Negative interest rates; do you want risk, now or later? by Rico Dilello
My home library still contains text books from the days when I studied to become a financial advisor. A lot has changed during the past fifteen years since I wrote my final exam. A moderate –risk retirement portfolio back then recommended holding 60% stocks and 40% bonds. There were no chapters covering negative interest rates.
Today there are more than 7 trillion dollars of government bonds world-wide with yields below zero. That means investors buying bonds and holding them to maturity won’t get all their money back (scary). There is some speculation that Canada and the U.S. may be force to follow the rest of the world and go down the negative interest rate road.
Fifteen years ago, when a person turned 65 and retired, they had the ability to earn money on their cash at an above 5% yield on their risk-free Treasury bond portfolio. This would give them a concrete chance at running ahead of inflation with very little risk to principal. This opportunity no longer exists and it may take another decade or more for interest rates to get back to normal.
The problem is life expectancy is rising in an environment where interest rates are falling. Now, my wife and I are retired and in our early sixties. There is a 50% chance that one of us will make it into our 90’s. It seems appropriate to wonder whether the 60/40 rule remains a prudent strategy for seniors, who don’t want to outlive their retirement savings someday?
The great recession of 2008-09, taught me that volatility is not the true risk for seniors living in retirement. It is an unavoidable permanent feature of the investing process. Stock prices will always be far more volatile than bonds. However, it only took three years for stock prices to recover from their 2009 lows. The true risks are the permanent loss of capital and the possibility of running out of money.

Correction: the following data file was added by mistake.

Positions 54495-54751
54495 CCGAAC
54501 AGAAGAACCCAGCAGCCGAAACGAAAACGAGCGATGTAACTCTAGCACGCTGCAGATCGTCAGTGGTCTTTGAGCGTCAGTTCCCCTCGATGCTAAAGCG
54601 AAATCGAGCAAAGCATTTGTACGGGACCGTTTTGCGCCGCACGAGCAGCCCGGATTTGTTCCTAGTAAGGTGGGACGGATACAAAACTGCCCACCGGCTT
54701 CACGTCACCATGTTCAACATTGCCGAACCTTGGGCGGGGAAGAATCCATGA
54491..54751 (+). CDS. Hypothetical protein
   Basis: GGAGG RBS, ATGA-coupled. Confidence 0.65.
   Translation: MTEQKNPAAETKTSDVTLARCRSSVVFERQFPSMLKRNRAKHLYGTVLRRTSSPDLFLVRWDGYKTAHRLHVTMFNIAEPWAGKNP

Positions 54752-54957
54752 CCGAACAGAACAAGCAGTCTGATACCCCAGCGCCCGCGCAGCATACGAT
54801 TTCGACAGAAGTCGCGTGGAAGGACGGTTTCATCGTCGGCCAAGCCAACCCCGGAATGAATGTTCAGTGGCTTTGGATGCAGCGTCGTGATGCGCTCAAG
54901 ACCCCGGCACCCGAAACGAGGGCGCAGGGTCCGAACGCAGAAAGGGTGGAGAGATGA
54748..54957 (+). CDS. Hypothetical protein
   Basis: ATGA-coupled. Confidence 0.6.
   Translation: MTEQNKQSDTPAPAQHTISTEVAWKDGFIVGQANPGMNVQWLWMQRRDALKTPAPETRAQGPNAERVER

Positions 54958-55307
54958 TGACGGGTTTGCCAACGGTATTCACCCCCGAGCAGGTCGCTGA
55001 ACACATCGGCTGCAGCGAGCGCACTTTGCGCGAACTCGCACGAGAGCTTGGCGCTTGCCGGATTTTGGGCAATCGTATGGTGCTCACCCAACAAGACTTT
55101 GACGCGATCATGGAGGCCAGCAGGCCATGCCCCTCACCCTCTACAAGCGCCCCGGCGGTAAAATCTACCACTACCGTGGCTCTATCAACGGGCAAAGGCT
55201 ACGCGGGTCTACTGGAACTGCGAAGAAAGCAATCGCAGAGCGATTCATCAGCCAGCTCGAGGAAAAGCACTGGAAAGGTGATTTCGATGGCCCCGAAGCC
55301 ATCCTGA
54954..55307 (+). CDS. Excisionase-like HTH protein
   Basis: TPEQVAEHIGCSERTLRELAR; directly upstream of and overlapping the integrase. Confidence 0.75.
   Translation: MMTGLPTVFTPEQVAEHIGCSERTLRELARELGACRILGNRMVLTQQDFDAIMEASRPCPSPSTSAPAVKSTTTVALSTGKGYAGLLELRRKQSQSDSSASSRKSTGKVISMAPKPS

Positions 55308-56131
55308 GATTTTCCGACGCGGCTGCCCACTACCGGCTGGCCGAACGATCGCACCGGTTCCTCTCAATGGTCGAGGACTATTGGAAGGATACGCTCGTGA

Advice from 85 year old billionaire, Warren Buffett
“It is true that owning equites for a day or a week or a year is far riskier than leaving funds in cash-equivalents. For the great majority of investors, however, who can and should invest with a multi-decade horizon, price declines are unimportant. For them, a diversified equity portfolio, bought over time, will prove far less risk than dollar – based securities.”
I have to admit that I am a big fan of Mr. Buffett and my tolerance for risk is much higher than the average senior. My 84 year old mother is quite happy that I invested 80% of her retirement account ($76,000) back in 2001 into equities. Over the past 15 years, my mother withdrew an average of $5,500 per year and she still has $67,000 today. There is no doubt that her retirement account would have run out of money using the old 60/40 rule or significantly reduced the amount of her annual income.
Ask your advisor this simple question, “When should I take some risk, now or later?”
By Rico Dilello